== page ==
You'll All Be Sorry

Mon, August 7th, 2000 at 12:00am PST

Comic Books
Gail Simone, Guest Contributor

I'll never forget that beautiful August morning, looking out over the boats into the waters of the bay as the fishing ships were coming back in. What made it special was being there with my grandfather, who had always been a fisherman. He knew every boat's Captain, and could tell by their faces if they'd had a good day's catch. It was a rare treat to spend time with him alone, and I made the most of it by asking foolish questions.

"What kind of fish is that, Grandpa?," "Why is that man so angry, Grandpa?," "When can I go with you on the boat, Grandpa?"

I think it amused him that his grandsons had no interest in the docks or the boats, while his youngest granddaughter was an endless source of questions about the minutiae of fishing. Every time we went to the docks, he'd stop at a black stone with a carved Onyx surface…the design on it was a spider-web. He'd take off his cap and bow his head before the stone, and I was aware of the importance of the ritual, but I was afraid to ask its meaning. One day, I gathered up my courage, and asked outright, in a soft voice, "Grandpa, why do you bow your head? What is the stone for?"

I thought he'd be mad. I was surprised and alarmed to see he had tears in his eyes. "That stone, lassie, is for the Captain and crew of the Marvel, which sunk in these waters these many months ago."

And then, to the accompaniment of his hornpipe, he sat near the stone and sang.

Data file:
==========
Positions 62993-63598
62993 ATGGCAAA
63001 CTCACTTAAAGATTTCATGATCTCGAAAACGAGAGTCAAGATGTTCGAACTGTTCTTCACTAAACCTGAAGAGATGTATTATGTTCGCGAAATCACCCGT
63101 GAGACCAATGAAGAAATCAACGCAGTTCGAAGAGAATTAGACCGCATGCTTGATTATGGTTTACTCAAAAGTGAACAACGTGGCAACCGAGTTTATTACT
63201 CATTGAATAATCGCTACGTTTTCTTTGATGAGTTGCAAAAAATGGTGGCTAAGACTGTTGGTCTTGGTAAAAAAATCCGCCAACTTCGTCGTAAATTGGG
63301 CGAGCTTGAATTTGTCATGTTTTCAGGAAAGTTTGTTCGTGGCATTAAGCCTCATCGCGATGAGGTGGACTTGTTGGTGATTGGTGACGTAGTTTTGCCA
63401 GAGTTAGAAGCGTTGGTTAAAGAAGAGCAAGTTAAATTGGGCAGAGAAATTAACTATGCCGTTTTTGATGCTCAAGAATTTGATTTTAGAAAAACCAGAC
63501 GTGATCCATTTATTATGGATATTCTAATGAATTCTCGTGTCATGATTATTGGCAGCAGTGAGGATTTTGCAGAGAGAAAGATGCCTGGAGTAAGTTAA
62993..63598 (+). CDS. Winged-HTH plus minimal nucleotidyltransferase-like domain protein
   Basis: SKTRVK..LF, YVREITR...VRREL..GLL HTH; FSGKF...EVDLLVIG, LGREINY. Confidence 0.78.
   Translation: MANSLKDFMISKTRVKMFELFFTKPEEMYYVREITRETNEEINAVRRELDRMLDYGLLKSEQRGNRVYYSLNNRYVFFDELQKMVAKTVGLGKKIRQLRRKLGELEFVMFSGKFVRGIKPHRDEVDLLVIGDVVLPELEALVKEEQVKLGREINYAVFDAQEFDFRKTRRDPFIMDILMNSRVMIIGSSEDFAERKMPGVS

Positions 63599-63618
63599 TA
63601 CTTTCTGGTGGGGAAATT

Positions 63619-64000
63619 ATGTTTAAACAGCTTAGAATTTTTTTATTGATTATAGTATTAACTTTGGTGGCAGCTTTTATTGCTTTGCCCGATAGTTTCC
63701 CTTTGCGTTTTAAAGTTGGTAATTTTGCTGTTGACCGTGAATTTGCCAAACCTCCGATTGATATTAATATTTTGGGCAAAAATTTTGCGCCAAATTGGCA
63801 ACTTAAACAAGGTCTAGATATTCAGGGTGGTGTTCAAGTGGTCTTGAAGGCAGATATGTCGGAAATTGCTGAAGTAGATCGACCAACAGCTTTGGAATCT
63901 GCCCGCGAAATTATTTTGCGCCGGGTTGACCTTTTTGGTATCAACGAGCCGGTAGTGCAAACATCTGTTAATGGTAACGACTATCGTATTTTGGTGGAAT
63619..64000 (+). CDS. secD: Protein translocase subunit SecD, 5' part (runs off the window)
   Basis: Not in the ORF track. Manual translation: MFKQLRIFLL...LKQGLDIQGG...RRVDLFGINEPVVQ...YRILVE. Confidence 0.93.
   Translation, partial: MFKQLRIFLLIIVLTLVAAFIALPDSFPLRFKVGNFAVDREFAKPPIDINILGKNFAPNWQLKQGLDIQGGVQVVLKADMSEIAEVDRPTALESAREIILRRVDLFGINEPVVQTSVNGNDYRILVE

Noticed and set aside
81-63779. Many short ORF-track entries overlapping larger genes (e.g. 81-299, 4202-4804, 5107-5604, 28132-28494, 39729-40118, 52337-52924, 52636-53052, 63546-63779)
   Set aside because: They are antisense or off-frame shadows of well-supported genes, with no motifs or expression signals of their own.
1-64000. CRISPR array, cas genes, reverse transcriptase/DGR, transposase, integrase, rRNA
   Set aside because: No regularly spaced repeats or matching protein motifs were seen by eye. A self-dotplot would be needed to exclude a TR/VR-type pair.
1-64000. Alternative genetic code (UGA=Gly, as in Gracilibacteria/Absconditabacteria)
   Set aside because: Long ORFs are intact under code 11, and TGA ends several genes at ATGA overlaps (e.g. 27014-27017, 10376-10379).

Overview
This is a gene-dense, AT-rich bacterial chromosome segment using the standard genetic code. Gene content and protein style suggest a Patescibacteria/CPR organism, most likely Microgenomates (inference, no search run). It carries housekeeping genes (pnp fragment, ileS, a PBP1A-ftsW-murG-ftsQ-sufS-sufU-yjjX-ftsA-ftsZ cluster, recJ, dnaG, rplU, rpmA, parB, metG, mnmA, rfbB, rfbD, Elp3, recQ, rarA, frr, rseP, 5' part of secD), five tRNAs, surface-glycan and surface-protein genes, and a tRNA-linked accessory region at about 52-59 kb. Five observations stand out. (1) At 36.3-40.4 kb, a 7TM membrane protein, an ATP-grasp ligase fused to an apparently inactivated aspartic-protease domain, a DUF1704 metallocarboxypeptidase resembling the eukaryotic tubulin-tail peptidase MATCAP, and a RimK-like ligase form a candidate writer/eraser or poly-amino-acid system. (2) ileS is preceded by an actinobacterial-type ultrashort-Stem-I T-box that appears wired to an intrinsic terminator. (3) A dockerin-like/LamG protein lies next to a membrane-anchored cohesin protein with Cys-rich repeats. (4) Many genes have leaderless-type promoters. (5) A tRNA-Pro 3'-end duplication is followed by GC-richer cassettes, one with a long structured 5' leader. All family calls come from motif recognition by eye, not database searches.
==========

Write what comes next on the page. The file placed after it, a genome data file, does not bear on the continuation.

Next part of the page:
(Start the midi file below and sing along.)


The legend lives on, though the time is long gone


When comics were sellin' like crazy

The time was a'right fer a book like Dark Knight


And Sandman was fresh as a daisy



Ev'ry corner drugstore carried Fantastic Four,


And the Hulk and the Batman and Titans

And the work gained respect-we were proud to collect


When the Watchmen, Alan Moore was a'writin'



The sea was serene, and then Spin Magazine


Said comics was better than records

And the very top guys quickly opened their eyes--


Became DC and Marvel defectors



They went on to do, books surprising and new


And the fans were all bless't with the bounty

And Marvel sold more, and a new comic store


Seemed to thrive in every county



See, Marvel stock climbed (even split twenty times)


And the owners were feelin' quite cocky

They sure (as a mass) had their heads up their ass,


Or they'd seen that the shoals were too rocky!



They had broad appeal, and the man at the wheel,


Carried the great ship too low in the water…

And during his term, any non-comics firm


That was cheap, well, he up and he bought 'er!



Though retailers cussed, Marvel said, "Buy from us…


We now handle our own distribution"

They ignored fan demands and they cluttered the stands


With X-men and Spider-pollution



The Captain saw gold in his covers, tri-folded


He envisioned a comic book Disney…

He said "My problem is…I bought Fleer and Toy Biz


And the lawsuits are keeping me busy!"



The variants, moreover, the summer cross-overs


Were gimmicks that once seemed compellin'

By the time Spider-Man had his thousandth ash-can


These marketing ploys started smellin'!



Still sales were outrageous, web lines advantageous


And Marvel had top talent backing…

But they wanted to roam, took their art and went home


Though their Image writing sadly was lacking